Rebuild 3: Gangs of Deadsville Review – The update we needed

If The Walking Dead franchise has taught us anything, it’s that settling down and building a town is the best way to survive a zombie-filled world.

Developer: Northway Games
Publisher: Northway Games
Release Date: May 29th, 2015
Platforms: PC (Windows and Mac OS), Android and iOS
Platform Reviewed on:  PC (Windows)


Rebuild 3: Gangs of Deadsville is the third game in the Rebuild series and is the first to be released on Steam. The game follows the traditions set by the previous games in the series but unlike the others, this game is being sold on Steam. The first two games can be found as free-to-play flash games on various flash game websites.

It follows the classic gameplay style of the previous games while building nicely on those elements to create a strategy game fans and newcomers will love.


This is the first game in the series to have a full campaign which extends across over 10 different cities where the player needs to complete the objectives in order to complete the level. The plot is pretty standard for a zombie apocalypse. Survive, kill zombies, make a cure.

The plot for the game is very simplistic and it slowly builds as the player progresses through the campaign. The story is built up mostly through the diary entries which are available at the start and end of each city in the campaign. Later cities in the game feature more plot building during the gameplay which makes for a nice change of pace while the game progresses.

Players shouldn’t expect anything too amazing or unique but it’s interesting enough to keep players around till the end. The addition of a campaign is certainly very nice to see and the developers have made a good attempt at it.

Besides the campaign, there’s also an option to just jump straight into a new game without a story. Plus you can replay cities in the story to try and get a better score. So there’s lots of replay value in Rebuild 3. The only thing it’s ‘lacking’ is multiplayer but that would have probably taken too many resources away from other areas of the game. As a result, it’s probably a good thing that it’s a single player only title. Especially for the developers’ first venue into a pay-to-play game for this series.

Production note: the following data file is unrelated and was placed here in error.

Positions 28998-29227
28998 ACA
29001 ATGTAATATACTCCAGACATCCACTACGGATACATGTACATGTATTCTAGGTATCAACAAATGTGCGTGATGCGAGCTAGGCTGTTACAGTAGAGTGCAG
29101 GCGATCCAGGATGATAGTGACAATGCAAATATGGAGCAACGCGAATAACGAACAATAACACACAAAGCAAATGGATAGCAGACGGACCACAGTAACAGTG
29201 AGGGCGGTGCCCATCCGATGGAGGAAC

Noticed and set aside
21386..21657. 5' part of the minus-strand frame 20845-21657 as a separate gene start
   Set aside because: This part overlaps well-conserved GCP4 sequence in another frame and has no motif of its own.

The latest game in the Rebuild series follows the classic gameplay from the first two games. Players take control of a small settlement in the middle of a zombie-infested city. The aim of the game is simple, the grow the base and complete the objective for the town. When playing the campaign, they might be an alternate objective but when playing a random game, the player is looking to grow the base and build a City Hall so they can establish a government then leave the city. Leaving the city ultimately ends the game and rewards the player with a score screen.

Each map in the game is randomized and there are a small number of special buildings which can spawn in the maps. These buildings can provide a certain benefit such as protection from fires and large food benefits. Some of these structures also come with their own little missions for the player to try and complete before they get an active or passive benefit for their compound.

Reclaiming buildings is at the centre of the game and that can only be done when the building is freed from the zombies. Before reclaiming a building, it’s also possible to scavenge them for resources such as food, materials for construction and weapons. Some buildings will also hold a survivor which can be recruited to the new city if the player has a survivor who is proficient in leadership. Reclaiming a building with a survivor in it will make them run away and you’ll never be able to recruit them. So you can’t do a sneaky recruitment by just reclaiming the spot on the map.

Each survivor in the game is skilled in certain areas such as “attack” or “engineering” which dictates their role in the compound. These skills make survivors better at certain things so it’s better for the player to assign them to those jobs and positions. While each survivor is innately good at certain skills, they can be trained at a school.